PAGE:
Title: Re: How to use different kinds of knives
Post by: khristopher23 on March 08, 2009, 10:13:01 PM
IMHO There are several basics you should have covered. I will list them in the order that I most often use them.

1.) A good quality pocket knife

        Probably a Swiss Army Knife from Victorinox or Wenger. Mine is a Victoirnox and I have it with me ALL the time. I actually prefer
        the 3 bladed stockman style knives, especially from Case ( a real thing of beauty with the amber bone handle), but honestly a
        general purpose pocket knife is likely to get used to pry stuff, as a screwdriver, .....etc, just as much as things a knife was
        intended for. The Swiss Army knife has blades for this. Also the Swiss Army is a less expensive than a good quality USA made
        stockman. It is a sickening feeling to hear the blade snap on a $60 case that is being used as a $2 screwdriver.

2.) A multi-tool w/locking blades

     This is usually on my belt, or in a bag I carry with me to work everyday. Sometimes it is replaced on my belt by a Buck Folding
     Hunter, but usually I carry the Leatherman Supertool. It is a bit heavy, and I keep wanting to upgrade to a Wave model, but they
     are about $70. Used in conjunction w/the Swiss army knife, you can do a few more light repairs( i.e. using the Swiss Army to turn
     a small screw, while holding the nut w/the multi-tools pliers.

3.) A good quality one hand opener

    This is the one I have put off the longest, as I have usually carried a Buck Folding Hunter in a bag to work w/me everyday. If I
    carried it on my belt, the multi-tool was in the bag, not too far from me. But one of the thin one handed openers will fit in a front
    pocket w/the Swiss Army, and not add a lot of weight. I just bought my first good quality one handed knife today (what can I say
    I'm slow to change). It is a Spyderco. I really wanted a Benchmade, but again the $$ thing. I got a real good price on the
    Spyderco. Kershaw and Gerber also make reliable one handers from what I have heard. My first one was a S&W several years ago,
   which just about ruined me on them from the get go.

4.) A good quality lockback hunting knife

     The Buck Model 110 Folding Hunter- need I say more.
     Honestly, with all the others, this is the one you could probably leave out if you got a high quality one handed knife, but I think
     everyone should own at least on 110 once in their life. To me it has a perfect feel and balance, although some people don't like
     the 440 steel, because it is hard to sharpen. It is a good knife to carry in a small bag or something though.

5.) A good quality fixed blade hunting knife

     These are highly personal things w/many varied opinions. Some people like'em big, some people like'em small. In all honesty, you'll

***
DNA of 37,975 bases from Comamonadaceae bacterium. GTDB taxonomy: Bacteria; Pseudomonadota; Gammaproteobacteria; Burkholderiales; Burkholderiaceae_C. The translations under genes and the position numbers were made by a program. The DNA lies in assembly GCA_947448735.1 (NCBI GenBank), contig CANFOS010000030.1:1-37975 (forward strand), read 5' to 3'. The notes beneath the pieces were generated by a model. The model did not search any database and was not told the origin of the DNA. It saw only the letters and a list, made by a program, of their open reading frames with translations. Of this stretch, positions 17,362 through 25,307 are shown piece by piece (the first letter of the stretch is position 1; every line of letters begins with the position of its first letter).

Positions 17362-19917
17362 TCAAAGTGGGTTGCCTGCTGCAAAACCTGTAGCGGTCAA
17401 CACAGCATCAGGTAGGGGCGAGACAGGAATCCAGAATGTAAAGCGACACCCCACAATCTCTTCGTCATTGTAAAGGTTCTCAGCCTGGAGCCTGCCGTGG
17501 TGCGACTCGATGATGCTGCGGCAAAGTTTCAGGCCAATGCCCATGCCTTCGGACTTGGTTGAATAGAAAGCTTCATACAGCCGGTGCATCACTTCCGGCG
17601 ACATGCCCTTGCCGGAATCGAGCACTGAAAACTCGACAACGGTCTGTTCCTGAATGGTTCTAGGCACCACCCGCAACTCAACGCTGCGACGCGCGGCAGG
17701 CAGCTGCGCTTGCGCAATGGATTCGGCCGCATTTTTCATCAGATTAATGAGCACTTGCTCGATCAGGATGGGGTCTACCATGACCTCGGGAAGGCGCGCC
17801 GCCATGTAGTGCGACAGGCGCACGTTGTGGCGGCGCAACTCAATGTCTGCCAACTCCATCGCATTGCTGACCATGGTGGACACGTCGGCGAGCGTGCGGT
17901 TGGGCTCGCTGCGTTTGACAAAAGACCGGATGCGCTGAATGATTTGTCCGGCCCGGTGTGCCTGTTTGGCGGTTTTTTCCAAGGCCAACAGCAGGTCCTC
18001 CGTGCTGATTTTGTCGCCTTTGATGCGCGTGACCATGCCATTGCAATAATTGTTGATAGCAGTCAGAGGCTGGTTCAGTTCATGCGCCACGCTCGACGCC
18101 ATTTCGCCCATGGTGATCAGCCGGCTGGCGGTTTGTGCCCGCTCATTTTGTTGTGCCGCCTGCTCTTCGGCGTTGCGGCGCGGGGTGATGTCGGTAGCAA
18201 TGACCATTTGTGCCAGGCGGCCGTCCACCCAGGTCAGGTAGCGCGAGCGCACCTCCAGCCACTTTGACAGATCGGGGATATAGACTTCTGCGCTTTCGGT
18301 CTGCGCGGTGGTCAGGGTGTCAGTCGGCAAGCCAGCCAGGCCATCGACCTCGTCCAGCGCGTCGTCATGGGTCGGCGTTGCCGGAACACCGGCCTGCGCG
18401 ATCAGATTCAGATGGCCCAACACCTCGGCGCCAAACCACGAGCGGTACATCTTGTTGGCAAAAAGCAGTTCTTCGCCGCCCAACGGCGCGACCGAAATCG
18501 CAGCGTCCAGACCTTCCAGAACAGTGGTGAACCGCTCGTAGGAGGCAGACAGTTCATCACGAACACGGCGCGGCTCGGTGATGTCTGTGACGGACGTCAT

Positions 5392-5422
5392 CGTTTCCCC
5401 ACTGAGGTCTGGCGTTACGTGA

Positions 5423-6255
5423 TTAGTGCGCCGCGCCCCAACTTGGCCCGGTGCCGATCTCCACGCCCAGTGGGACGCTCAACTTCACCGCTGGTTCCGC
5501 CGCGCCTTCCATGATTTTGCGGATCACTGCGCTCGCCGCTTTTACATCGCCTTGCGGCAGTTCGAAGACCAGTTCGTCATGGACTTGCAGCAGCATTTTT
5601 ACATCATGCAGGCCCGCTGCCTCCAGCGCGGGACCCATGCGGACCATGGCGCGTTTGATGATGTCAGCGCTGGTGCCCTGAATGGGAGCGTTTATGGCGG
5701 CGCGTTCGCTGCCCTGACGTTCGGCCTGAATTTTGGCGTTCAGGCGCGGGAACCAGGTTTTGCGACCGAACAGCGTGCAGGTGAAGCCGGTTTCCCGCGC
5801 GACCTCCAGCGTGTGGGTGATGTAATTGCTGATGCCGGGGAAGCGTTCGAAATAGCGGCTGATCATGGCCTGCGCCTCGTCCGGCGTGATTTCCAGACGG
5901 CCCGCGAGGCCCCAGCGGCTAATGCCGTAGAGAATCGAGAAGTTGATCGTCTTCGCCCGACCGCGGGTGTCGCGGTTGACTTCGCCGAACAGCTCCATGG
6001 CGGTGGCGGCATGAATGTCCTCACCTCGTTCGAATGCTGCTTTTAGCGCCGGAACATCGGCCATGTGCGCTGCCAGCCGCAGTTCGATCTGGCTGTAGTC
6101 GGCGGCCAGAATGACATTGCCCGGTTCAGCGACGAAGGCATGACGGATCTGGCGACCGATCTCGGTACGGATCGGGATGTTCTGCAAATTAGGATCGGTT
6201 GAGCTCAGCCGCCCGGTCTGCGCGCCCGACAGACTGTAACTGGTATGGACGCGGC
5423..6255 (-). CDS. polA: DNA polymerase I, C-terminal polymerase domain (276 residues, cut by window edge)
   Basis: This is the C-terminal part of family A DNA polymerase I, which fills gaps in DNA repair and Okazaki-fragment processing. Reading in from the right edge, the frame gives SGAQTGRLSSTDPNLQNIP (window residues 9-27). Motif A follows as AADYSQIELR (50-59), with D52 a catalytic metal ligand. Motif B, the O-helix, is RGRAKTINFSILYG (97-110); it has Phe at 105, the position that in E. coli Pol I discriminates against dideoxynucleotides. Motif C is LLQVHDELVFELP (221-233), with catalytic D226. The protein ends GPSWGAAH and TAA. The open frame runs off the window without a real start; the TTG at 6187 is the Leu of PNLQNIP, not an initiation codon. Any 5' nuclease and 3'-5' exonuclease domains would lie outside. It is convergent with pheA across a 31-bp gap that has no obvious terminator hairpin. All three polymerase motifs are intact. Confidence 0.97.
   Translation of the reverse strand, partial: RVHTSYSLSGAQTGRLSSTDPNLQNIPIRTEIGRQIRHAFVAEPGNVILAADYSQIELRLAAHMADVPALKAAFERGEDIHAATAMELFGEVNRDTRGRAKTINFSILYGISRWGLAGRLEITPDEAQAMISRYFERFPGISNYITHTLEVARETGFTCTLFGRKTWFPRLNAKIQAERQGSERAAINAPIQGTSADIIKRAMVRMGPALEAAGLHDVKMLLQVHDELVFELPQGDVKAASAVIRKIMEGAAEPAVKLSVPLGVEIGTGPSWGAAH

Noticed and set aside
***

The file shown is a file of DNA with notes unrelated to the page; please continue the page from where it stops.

probably end up w/several. Again I like Bucks, but there is a lot of other good brands out there. I'm sure some are better than
     Buck, but like I said, it's a personal thing. To me though, I'm still in search of the perfect one. Right now I have the Buck Special
    #119 and the Woodsman #102. To me the 119 is a little too big for general use, and the Woodsman while almost perfect,
    doesn't have a handle quite long enough to fit my hand for extended use. I'm gonna try the pathfinder model, which is in
    between, but I haven't bought one as of yet.
     
    I am interested in some of the high(er) end knives, such as the Dozier KS-7 Wilderness Knife, or the Bison Bushcraft Knife, but
   these are $200+ knives with almost a year wait. Maybe someday.

6.) a "tactical" knife

     Can't be much help here as I don't own a good one yet, but I'm thinking KABAR. There are plenty others to choose from, but for
     the $$ I hear they are hard to beat. If worst came to worst right now, I believe I could get by w/my Buck Special. It would not,
     however, be my first choice in a combat situation. Well, it did work pretty well on the "Scream" movies.

7.) a hatchet

     Right now, mine is an Eastwing sportsman's axe, but I want to upgrade to a Gransfors Wildlife hatchet before long. A good thing
     have in a daypack while hunting on hiking. It is the axe to have with you when you don't think you'll need an axe.

8.) a full size axe

    Mainly to be kept at home for the more heavy duty chopping, splitting. Again I wanna upgrade. I currently have a Collins double
    bit, but I like the looks of the Snow and Nealley double bit. Most people recommend a single bit for safety, but I like the double
    because you can keep one end really sharp for felling/limbing, and use one thicker for splitting or risky swings that might hit the
    ground.

9.) a mid sized axe

    Something like the Hudson Bay axe from Snow and Nealley, or the Small Forest Axe from Gansfors. The latter would be my choice.
    Again, I don't own one, but I looked one over real close at a local sporting goods store and it was awesome. This would be a good
    axe to keep in the truck, or take camping, etc. The small forest axe will be my next axe purchase.


Sorry to ramble on, I don't even know if you were interested in axes or not, but I consider them part of my cutlery needs. Oh yeah,
don't forget the machete. You'll need that for when the zombies invade (or clearing brush in the backyard) !!!